Here are steps you can take to maintain the integrity of your coupon usage and ensure that more deals are always around the corner:
- Do not use photo-copied coupons. Only original coupons clipped or printed from reputable sources are valid.
- Read all restrictions. If a coupon says one per household, you may not use one for each child. If the coupon reads “one per visit,” you must visit the store multiple times—even if it is in the same day—to redeem multiples of that coupon.
- Use coupons only on the product indicated. There are brand, type and size restrictions listed on most coupons.
- Pay attention to limits. You may only use 1 manufacturer coupon and 1 store coupon per item. Some stores impose additional limits on coupon acceptance and/or doubling.
- Be sure to use coupons before their expiration date. Some stores may have policies allowing expired coupon acceptance, but check with the store manager. A coupon redeemed past its expiration date means the store may not be reimbursed for the coupon.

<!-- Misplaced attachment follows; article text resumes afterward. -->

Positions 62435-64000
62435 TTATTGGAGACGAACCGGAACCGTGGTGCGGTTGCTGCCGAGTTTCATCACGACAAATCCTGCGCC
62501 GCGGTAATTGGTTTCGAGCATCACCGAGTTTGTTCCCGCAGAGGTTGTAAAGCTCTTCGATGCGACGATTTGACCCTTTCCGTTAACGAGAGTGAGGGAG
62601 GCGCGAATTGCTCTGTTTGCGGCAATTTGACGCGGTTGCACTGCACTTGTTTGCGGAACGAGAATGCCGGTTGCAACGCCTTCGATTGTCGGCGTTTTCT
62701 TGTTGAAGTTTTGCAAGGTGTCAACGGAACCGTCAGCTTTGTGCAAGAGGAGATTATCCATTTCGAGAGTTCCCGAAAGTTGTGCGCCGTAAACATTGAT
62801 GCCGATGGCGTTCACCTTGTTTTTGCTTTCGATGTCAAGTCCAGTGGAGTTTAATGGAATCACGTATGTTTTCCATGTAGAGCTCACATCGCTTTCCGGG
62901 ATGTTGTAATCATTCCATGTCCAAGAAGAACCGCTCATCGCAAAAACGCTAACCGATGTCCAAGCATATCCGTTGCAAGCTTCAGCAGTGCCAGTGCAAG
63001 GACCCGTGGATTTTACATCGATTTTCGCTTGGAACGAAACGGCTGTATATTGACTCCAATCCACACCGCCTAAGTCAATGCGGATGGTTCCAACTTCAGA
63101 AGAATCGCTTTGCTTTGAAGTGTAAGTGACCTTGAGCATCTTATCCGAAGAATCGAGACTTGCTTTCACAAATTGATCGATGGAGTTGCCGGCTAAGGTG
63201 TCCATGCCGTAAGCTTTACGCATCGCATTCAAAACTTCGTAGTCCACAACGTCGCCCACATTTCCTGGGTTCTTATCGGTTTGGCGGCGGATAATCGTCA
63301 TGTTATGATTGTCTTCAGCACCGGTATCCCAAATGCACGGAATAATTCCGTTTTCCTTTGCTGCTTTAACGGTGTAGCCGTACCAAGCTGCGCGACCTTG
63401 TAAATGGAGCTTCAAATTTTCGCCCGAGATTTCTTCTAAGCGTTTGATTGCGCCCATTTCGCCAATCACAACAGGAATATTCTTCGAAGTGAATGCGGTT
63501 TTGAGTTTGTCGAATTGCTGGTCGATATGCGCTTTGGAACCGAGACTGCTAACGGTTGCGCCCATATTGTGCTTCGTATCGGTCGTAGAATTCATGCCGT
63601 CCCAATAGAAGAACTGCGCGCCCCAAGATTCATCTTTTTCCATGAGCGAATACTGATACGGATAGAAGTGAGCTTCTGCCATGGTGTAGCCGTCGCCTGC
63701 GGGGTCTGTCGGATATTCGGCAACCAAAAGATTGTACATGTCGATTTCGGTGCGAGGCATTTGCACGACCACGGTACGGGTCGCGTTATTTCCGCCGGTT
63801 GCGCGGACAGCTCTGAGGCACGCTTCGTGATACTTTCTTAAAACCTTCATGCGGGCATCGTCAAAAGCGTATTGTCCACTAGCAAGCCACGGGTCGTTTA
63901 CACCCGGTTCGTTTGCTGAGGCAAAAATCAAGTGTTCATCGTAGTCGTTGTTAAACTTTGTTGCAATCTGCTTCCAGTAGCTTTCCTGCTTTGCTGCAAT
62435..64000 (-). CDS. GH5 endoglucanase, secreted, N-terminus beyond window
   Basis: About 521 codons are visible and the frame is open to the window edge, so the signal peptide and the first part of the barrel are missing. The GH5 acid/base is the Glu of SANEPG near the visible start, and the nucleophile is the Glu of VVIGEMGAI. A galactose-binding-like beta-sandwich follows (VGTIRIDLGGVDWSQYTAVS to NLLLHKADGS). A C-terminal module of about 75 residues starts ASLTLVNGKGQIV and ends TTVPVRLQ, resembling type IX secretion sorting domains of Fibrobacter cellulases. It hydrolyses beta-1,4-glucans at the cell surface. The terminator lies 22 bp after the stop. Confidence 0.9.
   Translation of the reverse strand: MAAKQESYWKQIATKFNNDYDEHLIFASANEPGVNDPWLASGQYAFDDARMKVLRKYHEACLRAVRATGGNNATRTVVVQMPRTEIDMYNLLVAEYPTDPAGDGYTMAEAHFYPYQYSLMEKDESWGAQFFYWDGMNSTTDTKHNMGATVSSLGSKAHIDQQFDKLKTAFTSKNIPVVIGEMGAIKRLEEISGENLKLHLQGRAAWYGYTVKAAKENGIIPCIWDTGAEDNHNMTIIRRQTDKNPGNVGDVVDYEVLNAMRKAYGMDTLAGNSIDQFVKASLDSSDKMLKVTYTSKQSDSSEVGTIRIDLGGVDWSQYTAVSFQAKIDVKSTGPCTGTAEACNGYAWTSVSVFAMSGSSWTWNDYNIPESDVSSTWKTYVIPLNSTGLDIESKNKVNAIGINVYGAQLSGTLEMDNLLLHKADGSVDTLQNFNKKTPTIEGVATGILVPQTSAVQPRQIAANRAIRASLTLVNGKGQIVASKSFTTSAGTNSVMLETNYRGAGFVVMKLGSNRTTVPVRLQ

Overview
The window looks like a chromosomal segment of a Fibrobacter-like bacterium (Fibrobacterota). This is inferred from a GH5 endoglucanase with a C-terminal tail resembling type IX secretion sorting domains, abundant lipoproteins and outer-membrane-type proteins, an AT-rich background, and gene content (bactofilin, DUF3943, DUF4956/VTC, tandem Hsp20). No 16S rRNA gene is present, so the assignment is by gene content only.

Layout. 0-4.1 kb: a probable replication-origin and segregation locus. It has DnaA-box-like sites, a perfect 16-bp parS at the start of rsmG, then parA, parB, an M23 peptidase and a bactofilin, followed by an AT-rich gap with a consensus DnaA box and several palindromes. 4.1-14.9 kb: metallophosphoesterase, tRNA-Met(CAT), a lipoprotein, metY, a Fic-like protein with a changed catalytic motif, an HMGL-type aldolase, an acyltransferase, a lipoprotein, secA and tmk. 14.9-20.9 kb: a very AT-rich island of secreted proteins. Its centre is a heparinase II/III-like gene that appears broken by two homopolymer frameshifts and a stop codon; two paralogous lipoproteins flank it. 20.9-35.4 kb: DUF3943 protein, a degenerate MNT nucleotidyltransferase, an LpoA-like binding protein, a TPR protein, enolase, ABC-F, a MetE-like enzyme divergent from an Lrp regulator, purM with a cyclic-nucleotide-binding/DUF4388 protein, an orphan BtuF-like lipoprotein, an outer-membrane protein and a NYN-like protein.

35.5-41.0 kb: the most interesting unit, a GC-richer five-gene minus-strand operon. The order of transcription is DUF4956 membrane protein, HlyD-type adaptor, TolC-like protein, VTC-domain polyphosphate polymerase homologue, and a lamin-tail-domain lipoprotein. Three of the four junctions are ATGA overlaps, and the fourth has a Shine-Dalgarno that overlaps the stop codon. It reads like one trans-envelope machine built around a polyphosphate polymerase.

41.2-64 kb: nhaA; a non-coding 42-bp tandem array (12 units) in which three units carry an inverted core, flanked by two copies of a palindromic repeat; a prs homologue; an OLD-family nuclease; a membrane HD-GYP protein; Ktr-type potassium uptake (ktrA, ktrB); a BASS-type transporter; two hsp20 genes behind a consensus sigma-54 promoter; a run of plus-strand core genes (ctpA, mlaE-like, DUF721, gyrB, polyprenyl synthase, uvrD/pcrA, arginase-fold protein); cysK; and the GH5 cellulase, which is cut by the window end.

It is important to practice ethical couponing as coupon fraud and misredemption affect consumer pricing for everyone. Any lost revenues will be reflected in price increases with fewer and less beneficial promotions. Stores that are victims of coupon fraud will also tighten their coupon policies and altogether cease promotions that are valuable to smart shoppers.
What are the penalties for coupon fraud?
Penalties for those convicted of coupon fraud related crimes vary by each case and the number of laws violated.
As of this date:
Longest prison sentence: 17 years
Highest financial penalty: $5 million
Prison sentences of three to five years are not uncommon. Financial penalties generally vary, but have often been in excess of $200,000.
Not one defendant has been acquitted in a CIC (Coupon Information Center) related coupon fraud case since operations began in 1986.
You don't want to be a statistic and I'd rather be an ethical couponer than save something on a jar of peanut butter!